Puerto Rican drug users' experiences of physical and sexual abuse: Comparisons based on sexual identities

H. Ann Finlinson, Rafaela R. Robles, Héctor M. Colón, Mayra Soto López, Maria Del Carmen Negrón, Denise Oliver-Vélez, Sherry Deren, Jonny F. Andía, John G H Cant

Research output: Contribution to journalArticlepeer-review


This study integrates the results of quantitative and qualitative methods to elucidate the association between sexual identity and physical and sexual abuse among Puerto Rican drug users. A structured questionnaire was administered to 800 subjects in New York and 399 in Puerto Rico. A total of 93 subjects (7.9%) self-identified as homosexual or bisexual. Gay males were significantly more likely than heterosexual males to report first occurrence of physical abuse by a family member in childhood. Both gay and bisexual males were more likely than their heterosexual counterparts to report first experiencing unwanted sex in childhood and intimate partner physical abuse later in life. Lesbians were more likely than female heterosexuals to report unwanted sex in childhood. Qualitative data were collected through in-depth life histories with 21 subjects and suggest that gay and lesbian subjects perceive antihomosexual prejudice on the part of family members as one cause of childhood physical and sexual abuse.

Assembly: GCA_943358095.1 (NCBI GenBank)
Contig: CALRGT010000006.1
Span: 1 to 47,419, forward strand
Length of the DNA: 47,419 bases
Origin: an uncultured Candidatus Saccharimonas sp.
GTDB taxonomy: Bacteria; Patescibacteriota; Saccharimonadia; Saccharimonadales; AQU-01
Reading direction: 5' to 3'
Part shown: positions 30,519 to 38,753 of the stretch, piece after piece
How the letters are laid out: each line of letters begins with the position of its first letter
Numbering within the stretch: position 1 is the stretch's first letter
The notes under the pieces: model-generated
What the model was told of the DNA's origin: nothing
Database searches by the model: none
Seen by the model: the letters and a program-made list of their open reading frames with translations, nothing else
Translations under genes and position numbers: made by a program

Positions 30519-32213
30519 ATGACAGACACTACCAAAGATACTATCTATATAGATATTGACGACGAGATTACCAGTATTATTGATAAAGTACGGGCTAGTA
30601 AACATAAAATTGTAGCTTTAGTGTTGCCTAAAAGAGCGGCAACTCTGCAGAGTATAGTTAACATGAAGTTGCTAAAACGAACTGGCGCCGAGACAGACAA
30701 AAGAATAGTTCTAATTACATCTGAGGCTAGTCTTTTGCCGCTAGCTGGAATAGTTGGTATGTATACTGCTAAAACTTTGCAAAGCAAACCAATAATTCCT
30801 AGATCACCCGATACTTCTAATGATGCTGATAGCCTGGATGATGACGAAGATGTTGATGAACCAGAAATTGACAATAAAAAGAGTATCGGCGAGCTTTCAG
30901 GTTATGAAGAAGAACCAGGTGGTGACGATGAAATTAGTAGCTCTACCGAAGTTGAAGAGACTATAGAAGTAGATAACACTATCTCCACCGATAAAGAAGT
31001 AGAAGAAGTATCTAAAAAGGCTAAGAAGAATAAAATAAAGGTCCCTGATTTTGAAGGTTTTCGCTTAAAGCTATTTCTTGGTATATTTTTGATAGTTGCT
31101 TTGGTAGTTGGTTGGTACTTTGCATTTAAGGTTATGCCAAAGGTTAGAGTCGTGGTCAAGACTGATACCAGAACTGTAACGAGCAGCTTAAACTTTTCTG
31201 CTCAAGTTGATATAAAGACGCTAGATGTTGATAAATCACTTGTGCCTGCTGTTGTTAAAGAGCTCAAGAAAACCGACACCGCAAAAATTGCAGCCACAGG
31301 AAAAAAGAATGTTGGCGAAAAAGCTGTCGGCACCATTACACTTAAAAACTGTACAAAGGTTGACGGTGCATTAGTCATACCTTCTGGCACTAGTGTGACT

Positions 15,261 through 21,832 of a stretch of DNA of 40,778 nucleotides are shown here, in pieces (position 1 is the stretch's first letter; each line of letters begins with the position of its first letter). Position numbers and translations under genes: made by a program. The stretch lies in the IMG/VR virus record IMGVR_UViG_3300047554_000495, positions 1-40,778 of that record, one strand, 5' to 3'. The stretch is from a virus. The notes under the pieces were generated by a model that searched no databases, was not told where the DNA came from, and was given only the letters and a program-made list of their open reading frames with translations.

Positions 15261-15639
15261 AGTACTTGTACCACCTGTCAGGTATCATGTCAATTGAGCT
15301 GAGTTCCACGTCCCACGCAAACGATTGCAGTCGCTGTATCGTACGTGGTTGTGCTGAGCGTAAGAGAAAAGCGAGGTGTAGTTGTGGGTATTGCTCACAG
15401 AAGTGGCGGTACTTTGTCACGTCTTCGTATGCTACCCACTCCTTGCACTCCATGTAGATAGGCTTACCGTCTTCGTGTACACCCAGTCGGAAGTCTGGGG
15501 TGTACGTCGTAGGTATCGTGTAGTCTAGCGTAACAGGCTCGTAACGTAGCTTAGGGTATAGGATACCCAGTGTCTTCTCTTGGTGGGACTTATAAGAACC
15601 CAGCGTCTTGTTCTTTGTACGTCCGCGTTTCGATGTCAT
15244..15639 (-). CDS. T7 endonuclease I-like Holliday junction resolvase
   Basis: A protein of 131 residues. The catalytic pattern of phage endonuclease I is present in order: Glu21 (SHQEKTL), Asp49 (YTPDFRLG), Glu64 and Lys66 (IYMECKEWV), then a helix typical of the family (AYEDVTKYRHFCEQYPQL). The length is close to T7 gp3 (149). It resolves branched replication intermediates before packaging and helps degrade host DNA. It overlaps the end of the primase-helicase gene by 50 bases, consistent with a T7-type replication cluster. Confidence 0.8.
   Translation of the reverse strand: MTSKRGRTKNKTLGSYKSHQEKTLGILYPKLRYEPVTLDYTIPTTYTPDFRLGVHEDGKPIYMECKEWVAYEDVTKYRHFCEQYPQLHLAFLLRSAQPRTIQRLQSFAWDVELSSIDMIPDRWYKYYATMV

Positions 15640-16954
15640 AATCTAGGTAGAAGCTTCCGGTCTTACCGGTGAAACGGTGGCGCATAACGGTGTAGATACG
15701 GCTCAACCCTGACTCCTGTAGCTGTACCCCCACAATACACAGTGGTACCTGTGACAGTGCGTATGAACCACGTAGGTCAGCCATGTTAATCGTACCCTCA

Original languageEnglish (US)
Pages (from-to)277-285
Number of pages9
JournalJournal of Sex Research
Issue number3
StatePublished - Aug 2003

ASJC Scopus subject areas

  • Gender Studies
  • Sociology and Political Science
  • General Psychology
  • History and Philosophy of Science


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